I'm glad that you have broken the silence; this is the first step in the healing process. Instead of rushing into another relationship, it is better to look for support from friends and family. I'm not sure if any counsellor /psychologist/psychiatrist in Bangladesh works on childhood sexual trauma. If you are suffering from flashbacks from time to time, bring yourself to the present by using some grounding techniques (focusing on what are you seeing, what are you hearing, etc. five senses grounding technique). Talk to a professional and find out if anybody can help you with more practical tools at this time. Good Luck!

Under a different sky

By Iffat Nawaz

Because you can't pronounce my name

My nose ring, my favourite ornament, always draws me the attention I secretly seek. It's the shape of a little flower in gold, very Bengali and therefore very unique in the land of studs and sterlings. I realise I have worn my face differently ever since I acquired it, not making a statement but I am more confident of the nose I was highly conscious of almost all my life since I broke it at age four jumping down my grand mother's high and steep old town stairs.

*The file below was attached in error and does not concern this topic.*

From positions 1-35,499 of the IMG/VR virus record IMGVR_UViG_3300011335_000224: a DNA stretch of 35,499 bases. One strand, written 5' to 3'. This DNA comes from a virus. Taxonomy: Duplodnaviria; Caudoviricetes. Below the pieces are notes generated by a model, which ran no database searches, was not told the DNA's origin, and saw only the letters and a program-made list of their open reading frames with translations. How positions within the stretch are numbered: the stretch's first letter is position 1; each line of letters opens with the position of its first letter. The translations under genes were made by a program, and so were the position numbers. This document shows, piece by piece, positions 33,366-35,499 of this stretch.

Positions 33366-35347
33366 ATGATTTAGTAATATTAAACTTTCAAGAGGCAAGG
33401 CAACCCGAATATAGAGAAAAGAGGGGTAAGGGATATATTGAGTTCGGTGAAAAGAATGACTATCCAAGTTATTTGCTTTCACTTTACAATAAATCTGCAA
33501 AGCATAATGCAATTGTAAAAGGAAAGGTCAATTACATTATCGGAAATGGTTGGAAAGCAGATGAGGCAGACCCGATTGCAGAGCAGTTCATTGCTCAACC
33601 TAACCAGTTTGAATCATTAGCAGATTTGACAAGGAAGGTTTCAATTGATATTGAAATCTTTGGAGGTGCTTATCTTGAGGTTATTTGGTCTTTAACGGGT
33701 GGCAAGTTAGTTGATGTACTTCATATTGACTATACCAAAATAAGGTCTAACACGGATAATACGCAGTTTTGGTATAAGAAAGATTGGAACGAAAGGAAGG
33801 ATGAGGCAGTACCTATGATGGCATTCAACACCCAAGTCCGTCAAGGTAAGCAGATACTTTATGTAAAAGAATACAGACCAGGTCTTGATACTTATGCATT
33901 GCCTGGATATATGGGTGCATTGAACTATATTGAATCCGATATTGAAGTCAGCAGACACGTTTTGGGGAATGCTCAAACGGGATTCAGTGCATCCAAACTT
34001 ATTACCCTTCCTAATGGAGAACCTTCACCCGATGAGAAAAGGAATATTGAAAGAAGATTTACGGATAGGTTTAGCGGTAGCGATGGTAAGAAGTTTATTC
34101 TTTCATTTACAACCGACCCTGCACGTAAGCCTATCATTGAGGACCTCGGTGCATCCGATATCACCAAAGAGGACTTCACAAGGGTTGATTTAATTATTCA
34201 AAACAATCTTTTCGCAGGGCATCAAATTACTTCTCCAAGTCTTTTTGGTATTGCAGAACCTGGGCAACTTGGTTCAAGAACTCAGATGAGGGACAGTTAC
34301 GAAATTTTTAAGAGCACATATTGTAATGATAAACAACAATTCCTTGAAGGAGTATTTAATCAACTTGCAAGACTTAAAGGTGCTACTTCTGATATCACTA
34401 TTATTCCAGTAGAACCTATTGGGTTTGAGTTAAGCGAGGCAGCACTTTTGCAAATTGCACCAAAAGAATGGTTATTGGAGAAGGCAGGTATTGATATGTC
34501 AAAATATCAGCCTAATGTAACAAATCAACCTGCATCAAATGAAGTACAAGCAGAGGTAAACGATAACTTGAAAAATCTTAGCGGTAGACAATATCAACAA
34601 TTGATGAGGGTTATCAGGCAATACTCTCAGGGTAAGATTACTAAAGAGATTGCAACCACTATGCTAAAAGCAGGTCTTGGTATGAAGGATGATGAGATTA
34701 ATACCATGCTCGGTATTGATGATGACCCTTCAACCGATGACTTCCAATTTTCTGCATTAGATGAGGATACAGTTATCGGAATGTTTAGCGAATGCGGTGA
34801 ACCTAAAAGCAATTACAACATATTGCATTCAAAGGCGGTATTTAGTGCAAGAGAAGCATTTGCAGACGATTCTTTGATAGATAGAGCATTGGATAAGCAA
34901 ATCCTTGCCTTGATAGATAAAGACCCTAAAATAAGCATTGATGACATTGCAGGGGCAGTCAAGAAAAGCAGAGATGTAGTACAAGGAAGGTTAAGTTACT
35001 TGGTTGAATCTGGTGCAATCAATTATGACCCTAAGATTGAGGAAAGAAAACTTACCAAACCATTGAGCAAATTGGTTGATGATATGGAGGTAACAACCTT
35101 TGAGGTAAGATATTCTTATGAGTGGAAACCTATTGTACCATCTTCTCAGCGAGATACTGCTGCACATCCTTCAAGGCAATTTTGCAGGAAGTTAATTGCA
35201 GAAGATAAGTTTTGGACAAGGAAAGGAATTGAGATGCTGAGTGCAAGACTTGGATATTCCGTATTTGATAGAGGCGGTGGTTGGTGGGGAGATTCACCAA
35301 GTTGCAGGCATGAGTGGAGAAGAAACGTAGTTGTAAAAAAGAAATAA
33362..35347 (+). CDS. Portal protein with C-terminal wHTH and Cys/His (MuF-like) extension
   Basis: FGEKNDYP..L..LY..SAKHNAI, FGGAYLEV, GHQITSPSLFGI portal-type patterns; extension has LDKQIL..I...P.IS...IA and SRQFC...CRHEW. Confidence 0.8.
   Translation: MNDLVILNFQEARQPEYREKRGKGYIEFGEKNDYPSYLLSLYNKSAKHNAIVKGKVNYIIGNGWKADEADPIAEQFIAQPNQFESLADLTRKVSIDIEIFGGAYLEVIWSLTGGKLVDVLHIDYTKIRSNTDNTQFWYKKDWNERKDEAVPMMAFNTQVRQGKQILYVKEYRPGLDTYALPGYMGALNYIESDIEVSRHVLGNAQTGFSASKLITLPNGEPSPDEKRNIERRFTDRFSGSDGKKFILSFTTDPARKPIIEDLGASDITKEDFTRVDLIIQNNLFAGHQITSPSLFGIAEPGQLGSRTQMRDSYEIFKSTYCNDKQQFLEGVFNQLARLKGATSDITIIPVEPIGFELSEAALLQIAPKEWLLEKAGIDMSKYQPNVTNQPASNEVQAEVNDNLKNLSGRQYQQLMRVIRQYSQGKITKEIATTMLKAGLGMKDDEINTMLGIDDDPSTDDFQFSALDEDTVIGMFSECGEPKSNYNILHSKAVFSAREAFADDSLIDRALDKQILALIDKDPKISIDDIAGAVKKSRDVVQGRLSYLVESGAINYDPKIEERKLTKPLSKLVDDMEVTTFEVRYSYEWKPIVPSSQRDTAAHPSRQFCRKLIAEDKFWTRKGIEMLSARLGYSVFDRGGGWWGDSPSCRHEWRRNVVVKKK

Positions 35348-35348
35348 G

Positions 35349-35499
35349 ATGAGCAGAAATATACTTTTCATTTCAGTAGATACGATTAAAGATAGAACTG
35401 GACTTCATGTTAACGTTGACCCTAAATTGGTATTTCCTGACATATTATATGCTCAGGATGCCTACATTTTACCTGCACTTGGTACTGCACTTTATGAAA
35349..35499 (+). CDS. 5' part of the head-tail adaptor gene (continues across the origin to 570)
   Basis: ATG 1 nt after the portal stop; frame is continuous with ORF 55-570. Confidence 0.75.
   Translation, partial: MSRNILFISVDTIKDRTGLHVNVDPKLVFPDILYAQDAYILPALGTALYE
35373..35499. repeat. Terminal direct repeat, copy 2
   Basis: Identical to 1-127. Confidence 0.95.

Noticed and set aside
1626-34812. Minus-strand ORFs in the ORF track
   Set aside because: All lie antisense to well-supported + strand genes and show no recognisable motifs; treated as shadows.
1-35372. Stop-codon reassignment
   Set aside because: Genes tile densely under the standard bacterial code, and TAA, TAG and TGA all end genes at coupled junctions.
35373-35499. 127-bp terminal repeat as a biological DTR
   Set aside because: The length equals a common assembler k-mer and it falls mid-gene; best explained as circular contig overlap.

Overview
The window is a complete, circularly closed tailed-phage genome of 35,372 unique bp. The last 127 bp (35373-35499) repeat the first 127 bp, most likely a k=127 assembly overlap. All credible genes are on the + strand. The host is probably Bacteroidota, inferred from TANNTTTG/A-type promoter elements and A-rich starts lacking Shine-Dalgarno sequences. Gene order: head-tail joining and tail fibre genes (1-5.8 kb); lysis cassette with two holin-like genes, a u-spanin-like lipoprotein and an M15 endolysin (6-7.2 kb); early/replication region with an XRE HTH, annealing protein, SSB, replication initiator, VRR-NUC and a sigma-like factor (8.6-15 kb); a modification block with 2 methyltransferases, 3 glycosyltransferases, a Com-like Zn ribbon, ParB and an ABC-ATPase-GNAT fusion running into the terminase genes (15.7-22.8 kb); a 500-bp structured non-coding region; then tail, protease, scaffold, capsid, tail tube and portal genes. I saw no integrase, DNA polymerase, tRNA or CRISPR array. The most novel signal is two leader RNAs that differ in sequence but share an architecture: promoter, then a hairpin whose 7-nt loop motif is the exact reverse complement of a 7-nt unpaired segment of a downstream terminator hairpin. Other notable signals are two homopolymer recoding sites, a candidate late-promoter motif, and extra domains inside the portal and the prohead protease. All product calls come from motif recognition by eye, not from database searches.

And people know, and they define me, a part of me, by it. Like they define others with highlights in blonde hair or a choice of deep red lipstick. Because I never think too deeply about the consequences of my actions I didn't think about the future outcomes of my nose piercing; how the smallest hole on my face could change me- just a little bit.